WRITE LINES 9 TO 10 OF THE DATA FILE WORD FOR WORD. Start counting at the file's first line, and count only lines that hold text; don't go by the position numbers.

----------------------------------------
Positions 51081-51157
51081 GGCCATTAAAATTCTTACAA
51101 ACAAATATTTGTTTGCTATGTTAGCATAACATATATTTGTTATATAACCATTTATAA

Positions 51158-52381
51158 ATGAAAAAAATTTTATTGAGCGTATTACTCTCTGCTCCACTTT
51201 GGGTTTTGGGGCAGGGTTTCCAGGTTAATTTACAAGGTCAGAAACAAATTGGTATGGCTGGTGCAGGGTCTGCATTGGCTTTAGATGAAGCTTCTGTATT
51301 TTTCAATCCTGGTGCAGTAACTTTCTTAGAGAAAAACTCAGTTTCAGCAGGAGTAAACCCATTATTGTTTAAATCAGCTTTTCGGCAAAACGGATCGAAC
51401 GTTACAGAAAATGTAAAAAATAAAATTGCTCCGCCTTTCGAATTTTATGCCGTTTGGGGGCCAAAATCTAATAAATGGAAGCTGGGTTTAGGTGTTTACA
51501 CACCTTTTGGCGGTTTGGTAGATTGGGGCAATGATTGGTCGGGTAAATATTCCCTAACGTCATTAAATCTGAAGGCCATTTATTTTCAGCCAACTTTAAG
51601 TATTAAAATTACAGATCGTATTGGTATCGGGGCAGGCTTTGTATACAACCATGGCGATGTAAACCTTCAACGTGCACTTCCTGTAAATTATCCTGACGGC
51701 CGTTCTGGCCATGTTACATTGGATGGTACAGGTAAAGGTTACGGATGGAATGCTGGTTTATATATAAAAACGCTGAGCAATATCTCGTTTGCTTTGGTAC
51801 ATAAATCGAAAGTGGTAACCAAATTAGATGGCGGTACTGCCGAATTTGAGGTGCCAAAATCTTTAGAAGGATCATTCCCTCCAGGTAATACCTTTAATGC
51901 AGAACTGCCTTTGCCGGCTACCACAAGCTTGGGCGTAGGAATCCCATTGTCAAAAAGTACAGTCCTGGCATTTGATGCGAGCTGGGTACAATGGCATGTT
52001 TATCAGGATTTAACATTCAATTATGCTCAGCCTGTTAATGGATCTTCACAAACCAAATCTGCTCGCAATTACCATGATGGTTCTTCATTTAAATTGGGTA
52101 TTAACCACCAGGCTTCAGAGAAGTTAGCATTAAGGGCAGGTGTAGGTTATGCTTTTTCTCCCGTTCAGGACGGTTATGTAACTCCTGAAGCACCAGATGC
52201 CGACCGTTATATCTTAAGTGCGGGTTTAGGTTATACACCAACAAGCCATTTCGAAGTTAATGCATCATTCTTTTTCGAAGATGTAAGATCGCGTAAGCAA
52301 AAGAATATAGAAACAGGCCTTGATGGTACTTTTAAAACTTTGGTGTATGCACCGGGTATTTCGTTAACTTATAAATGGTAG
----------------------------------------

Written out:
51501 CACCTTTTGGCGGTTTGGTAGATTGGGGCAATGATTGGTCGGGTAAATATTCCCTAACGTCATTAAATCTGAAGGCCATTTATTTTCAGCCAACTTTAAG
51601 TATTAAAATTACAGATCGTATTGGTATCGGGGCAGGCTTTGTATACAACCATGGCGATGTAAACCTTCAACGTGCACTTCCTGTAAATTATCCTGACGGC